At noon, a hastily assembled meeting at the States formally hears that the war is over and flags may be flown and Thanksgiving Services held after Mr Churchill’s broadcast at 3pm.  Also at noon the British destroyers rendezvous off the Hanois with a German minesweeping trawler and discover that Huffmeier has sent a junior naval officer – Kapitanleutnant Armin Zimmerman – authorized only to discuss armistice terms.

 

Brigadier Snow sends him back with a copy of the surrender document and a message to Huffmeier that he, or his properly accredited representative must come prepared to sign the unconditional surrender.  As he leaves, Zimmerman warns that since the ceasefire does not come into force until after midnight, the destroyers will be fired upon by shore batteries if they remain where they are.  Rear Admiral C G Stuart has been ordered not to take any unnecessary risks and therefore withdraws to a safe distance until a new rendezvous is arranged for midnight.

 

At 3pm the British Prime Minister, Winston Churchill, broadcasts the news that all German land, sea and air forces have surrendered.  “Active operations will cease at one minute after midnight tonight and our dear Channel Islands are also to be freed today.  (In the event, they are not freed until the next day.)

 

That evening a huge bonfire is seen burning on Sark, giving rise to some fears for the safety of the local people and their property.  Sometime after midnight, Generalmajor Heine, second in command of the Channel Islands, goes aboard HMS Bulldog.  Brigadier Snow informs Southern Command that the surrender document will be signed at dawn and that ‘Operation Omelet’ should be initiated immediately.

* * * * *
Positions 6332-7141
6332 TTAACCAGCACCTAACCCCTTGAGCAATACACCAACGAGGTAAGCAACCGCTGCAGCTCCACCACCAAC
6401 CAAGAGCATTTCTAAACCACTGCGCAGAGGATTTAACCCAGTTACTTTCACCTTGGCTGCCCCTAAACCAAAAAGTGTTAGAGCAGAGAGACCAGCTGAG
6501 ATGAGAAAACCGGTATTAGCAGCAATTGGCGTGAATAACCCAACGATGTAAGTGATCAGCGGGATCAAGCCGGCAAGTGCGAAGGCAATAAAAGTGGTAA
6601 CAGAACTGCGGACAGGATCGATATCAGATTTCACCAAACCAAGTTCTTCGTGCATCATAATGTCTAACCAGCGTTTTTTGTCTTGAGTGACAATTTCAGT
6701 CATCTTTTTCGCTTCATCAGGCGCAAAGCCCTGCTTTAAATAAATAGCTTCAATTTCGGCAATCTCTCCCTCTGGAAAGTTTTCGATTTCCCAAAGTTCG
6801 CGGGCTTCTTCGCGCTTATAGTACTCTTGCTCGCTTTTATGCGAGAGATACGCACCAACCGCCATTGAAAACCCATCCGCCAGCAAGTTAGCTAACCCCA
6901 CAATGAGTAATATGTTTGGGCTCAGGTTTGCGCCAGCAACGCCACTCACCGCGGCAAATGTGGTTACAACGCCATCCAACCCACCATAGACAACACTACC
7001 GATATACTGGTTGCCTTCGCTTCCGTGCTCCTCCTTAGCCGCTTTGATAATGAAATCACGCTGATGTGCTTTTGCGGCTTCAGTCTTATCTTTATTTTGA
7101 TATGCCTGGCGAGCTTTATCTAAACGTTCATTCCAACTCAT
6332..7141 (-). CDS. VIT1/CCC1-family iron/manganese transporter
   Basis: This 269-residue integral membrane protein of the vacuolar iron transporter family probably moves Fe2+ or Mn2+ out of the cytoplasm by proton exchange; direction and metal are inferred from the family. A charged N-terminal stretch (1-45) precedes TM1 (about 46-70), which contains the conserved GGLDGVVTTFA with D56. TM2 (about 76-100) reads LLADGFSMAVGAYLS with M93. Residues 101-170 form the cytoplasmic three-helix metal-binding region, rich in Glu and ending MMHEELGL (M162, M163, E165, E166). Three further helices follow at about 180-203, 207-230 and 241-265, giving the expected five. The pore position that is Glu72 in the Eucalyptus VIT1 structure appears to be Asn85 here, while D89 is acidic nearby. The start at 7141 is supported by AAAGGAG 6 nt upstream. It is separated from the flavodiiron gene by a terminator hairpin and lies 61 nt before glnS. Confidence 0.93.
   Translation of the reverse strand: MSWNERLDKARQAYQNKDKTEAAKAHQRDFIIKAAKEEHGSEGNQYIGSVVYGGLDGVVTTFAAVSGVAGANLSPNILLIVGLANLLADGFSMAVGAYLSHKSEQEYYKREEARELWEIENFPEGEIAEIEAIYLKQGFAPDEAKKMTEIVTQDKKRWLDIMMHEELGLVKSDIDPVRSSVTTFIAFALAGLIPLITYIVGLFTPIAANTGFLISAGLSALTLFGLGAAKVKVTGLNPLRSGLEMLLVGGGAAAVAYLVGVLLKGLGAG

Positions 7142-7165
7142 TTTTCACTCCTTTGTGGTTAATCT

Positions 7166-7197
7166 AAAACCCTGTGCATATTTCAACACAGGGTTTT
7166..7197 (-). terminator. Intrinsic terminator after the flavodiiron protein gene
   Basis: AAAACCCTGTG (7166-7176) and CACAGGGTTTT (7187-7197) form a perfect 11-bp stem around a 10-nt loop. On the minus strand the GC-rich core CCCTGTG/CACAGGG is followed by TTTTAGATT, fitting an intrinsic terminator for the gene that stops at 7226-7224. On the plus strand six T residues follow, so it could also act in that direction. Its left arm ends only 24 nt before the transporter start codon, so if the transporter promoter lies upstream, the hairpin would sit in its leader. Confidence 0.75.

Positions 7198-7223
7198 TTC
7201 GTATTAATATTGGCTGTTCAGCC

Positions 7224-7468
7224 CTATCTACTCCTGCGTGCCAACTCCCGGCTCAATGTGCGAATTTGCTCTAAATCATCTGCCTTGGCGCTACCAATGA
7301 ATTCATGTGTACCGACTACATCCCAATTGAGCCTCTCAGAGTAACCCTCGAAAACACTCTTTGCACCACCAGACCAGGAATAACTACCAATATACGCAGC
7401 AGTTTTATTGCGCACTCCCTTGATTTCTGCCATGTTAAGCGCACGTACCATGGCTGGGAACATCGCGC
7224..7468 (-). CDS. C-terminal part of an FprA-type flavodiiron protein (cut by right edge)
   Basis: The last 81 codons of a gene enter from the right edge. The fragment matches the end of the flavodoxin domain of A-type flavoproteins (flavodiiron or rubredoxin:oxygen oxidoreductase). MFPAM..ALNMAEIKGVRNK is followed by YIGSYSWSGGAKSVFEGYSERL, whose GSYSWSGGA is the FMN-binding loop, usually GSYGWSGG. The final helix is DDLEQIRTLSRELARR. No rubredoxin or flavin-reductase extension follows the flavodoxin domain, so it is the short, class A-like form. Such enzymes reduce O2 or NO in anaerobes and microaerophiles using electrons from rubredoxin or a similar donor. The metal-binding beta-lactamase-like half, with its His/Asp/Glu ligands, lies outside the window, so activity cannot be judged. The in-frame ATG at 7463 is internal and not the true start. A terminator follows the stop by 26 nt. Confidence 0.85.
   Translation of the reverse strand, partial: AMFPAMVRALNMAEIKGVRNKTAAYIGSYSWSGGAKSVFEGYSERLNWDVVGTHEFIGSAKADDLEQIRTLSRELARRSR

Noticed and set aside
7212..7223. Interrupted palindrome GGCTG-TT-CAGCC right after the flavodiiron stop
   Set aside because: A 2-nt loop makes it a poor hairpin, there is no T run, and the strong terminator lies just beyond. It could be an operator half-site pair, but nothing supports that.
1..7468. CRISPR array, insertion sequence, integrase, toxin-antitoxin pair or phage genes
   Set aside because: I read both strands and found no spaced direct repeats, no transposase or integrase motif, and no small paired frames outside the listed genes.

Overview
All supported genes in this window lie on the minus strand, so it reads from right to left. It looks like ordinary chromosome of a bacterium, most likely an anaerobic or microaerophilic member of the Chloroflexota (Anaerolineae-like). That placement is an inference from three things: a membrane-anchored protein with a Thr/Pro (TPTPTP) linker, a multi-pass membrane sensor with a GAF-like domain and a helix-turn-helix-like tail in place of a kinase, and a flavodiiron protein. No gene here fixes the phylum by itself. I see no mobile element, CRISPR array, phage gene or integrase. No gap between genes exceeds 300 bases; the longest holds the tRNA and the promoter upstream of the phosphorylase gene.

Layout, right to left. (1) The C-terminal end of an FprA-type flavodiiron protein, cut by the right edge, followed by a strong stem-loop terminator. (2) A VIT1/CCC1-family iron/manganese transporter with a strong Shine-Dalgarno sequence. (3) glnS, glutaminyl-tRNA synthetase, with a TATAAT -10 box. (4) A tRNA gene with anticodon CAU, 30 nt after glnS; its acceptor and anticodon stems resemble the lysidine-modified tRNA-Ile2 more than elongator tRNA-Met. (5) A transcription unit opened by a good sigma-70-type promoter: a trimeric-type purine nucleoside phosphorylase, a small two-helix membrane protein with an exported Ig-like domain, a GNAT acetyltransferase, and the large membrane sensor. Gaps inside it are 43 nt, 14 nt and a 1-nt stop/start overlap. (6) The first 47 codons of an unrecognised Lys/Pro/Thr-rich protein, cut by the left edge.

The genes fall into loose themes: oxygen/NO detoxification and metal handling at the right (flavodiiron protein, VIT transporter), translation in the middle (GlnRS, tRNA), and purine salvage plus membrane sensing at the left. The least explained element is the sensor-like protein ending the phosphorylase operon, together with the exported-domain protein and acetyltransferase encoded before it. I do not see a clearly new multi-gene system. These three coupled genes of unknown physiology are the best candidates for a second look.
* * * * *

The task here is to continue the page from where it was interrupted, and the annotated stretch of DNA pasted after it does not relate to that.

Tuesday 8 May 1945

The liberating forces are unable to contact Sark by telephone, so a small party under Col. Allen arrives to arrange the German garrison’s surrender.  Because of a shortage of manpower, all the British party returns to Guernsey, leaving Mrs Hathaway in charge of the Germans, who are now prisoners of war.  It transpires that Tuesday night’s bonfire was purely a local celebration.

Thursday 10 May 1945

Bert Gould, Guernsey resident

Among the first eye-witnesses of the landing of the British troops was Special Constable Bert Gould.  At 5am on the morning on 9 May 1945 he had a phone call from the police, warning him to be on duty at the entrance of the White Rock with his fellow Special Constable Rex Cowley. They were to guard the main gate to prevent anyone from going on to the jetty, because all the cranes were mined and it was potentially very dangerous.

 

Eventually they saw a group of servicemen marching along the White Rock towards them … this was the first of the Liberation Force led by the late Rex Ferbrache.  “What struck me was that they were so smart” recalls Bert who was more than a little conscious of his own appearance after five years of Occupation shortages.  The excitement of the welcoming crowds proved too much for Bert and Rex Cowley, for they were unable to stop a surge forward as the soldiers were mobbed by the ecstatic islanders.  Flowers were showered on the advance party

Eye witnesses